<option value="Nathan">Nathan</option>

<input type="hidden" id="userList" runat="server" value="Kelly,Kylee,Nathan"/>

Here is how you would add/parse the client side change.

var $users = $('#users');
var $usersList = $('#usersList');

$users.append($('<option></option>').val('New Entry Value').html('New Entry Text'));

var newUserList = '';
var $options = $('#users').children('option');

$.each($options, function(index, value) {
	newUserList = newUserList + $options[index].value + ',';

$usersList.val(newUserList.substr(0, newUserList.length-1));

** In this example, you maintain a hidden input element that matches the items in the select list. When you change the select list in JavaScript, you change the value of the hidden element. During post back, you read and parse this list to make your updates.

2. Wrap your lists in an update panel

<asp:UpdatePanel ID="UpdateRoles" runat="server">
                <td style="height: 180px; vertical-align: top;">
                    Active Roles<br />
                    <asp:ListBox ID="lstAdd" runat="server" Width="300px" OnSelectedIndexChanged="lstAdd_SelectedIndexChanged" Rows="10"></asp:ListBox>
                <td style="height: 180px">
                    <asp:Button ID="AddRole" runat="server" Text="->" OnClick="AddRole_Click1" />
                    <br />
                    <asp:Button ID="RemoveRole" runat="server" Text="<-" OnClick="RemoveRole_Click" />
                <td style="height: 180px; vertical-align: top;">
                    InActive Roles<br />
                    <asp:ListBox ID="lstRemove" runat="server" Width="300px" OnSelectedIndexChanged="lstRemove_SelectedIndexChanged" Rows="10"></asp:ListBox>

Here are the events that are fired when you click the Add / Remove buttons the move items between the lists.

protected void AddRole_Click1(object sender, EventArgs e)
	if (lstAdd.SelectedIndex > -1)

protected void RemoveRole_Click(object sender, EventArgs e)
	if (lstRemove.SelectedIndex > -1)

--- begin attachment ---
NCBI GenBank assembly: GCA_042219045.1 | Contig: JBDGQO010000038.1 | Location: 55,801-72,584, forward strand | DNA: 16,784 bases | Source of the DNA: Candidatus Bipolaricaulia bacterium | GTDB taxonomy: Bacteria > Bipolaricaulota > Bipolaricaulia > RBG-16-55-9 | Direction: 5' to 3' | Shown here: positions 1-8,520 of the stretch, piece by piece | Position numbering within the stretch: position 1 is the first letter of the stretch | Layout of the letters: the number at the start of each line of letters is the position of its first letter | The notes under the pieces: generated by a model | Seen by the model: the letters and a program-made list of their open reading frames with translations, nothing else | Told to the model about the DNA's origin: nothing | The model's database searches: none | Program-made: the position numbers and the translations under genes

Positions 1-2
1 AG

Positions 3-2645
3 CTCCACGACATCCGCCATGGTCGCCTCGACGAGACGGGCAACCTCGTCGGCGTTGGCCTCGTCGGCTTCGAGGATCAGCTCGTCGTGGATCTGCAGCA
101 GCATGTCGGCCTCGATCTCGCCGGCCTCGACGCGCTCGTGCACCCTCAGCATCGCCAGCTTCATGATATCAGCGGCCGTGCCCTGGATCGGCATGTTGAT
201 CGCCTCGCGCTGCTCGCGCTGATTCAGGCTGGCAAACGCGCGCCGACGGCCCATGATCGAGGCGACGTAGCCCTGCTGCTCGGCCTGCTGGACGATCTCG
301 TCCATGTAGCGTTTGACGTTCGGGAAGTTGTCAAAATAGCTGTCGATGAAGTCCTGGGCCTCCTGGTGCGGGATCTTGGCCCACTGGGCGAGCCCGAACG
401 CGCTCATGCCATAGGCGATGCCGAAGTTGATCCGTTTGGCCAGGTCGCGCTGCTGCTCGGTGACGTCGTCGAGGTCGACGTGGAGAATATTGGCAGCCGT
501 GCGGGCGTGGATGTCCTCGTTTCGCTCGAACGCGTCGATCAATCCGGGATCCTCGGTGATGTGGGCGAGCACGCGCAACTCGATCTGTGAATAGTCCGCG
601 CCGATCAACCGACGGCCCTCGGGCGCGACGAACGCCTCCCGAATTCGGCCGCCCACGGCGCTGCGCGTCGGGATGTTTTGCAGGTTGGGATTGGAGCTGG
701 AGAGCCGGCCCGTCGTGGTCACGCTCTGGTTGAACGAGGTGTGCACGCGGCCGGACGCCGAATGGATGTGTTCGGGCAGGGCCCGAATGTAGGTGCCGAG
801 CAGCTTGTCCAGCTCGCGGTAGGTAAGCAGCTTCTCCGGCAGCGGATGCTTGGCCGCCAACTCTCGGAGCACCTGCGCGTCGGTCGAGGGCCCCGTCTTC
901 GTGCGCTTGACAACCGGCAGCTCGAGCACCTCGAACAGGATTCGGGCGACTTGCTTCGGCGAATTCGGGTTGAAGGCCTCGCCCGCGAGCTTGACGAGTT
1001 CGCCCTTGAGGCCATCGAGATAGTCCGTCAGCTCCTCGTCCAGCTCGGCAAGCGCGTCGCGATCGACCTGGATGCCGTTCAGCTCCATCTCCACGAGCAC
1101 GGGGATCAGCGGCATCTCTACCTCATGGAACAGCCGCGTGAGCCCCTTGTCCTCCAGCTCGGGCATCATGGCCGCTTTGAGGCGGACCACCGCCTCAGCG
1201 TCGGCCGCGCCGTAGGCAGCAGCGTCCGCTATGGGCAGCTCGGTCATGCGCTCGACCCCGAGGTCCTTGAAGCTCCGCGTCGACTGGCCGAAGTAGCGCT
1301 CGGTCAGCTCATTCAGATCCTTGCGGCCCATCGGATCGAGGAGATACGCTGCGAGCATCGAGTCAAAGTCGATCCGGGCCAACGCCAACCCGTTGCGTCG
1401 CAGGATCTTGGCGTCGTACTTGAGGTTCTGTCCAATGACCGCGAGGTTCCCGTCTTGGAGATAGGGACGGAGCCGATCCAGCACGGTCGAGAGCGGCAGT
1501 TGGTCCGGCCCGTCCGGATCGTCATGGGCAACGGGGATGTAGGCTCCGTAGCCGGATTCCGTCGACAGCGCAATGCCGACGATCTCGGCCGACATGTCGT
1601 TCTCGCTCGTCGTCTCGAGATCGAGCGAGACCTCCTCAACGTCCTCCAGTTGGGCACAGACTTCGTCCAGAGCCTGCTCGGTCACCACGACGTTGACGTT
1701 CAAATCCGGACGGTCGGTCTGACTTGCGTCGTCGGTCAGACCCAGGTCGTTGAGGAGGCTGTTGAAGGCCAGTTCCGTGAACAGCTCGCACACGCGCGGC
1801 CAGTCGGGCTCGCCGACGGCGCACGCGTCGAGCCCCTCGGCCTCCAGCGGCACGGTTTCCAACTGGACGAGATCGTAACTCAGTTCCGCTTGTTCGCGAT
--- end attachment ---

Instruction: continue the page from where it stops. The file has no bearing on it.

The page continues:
** You could fire the events using any type of event, in the sample I highlighting a item in one of the two lists and click Add/Remove to switch the items between the lists.

3. Post back using Ajax

This is currently my preferred approach, since it ride on top of jQuery Ajax and follows my normal design approach to building widgets (ajax load / add / edit / delete). Using this approach you can do real-time updates as they edit the list, or you can post back your entire form including all your list changes without a post back. There are so many options when you start using ajax calls to pass data back and forth between the client and server.

My example below is using a WCF service, you can also use ASMX to do this in earlier versions of .NET. This solution has a lot more steps, but it really encompasses a whole “form submit” vs. propagating your LIST changes to the server.

To start, I also build some simple objects to pass between the client & server. The objects go both ways and are defined as a DataContract in C#.

public class Member
	public int MemberId;

	public string CustomerCode;

	public string DelToCode;

public class Rule
	public int RuleId;

	public string Name;

	public bool Enabled;

	public List&lt;Member&gt; Members;

One we have an opject to pass, we define a method that will use this object.

	RequestFormat = WebMessageFormat.Json,
	ResponseFormat = WebMessageFormat.Json,
	BodyStyle = WebMessageBodyStyle.WrappedRequest)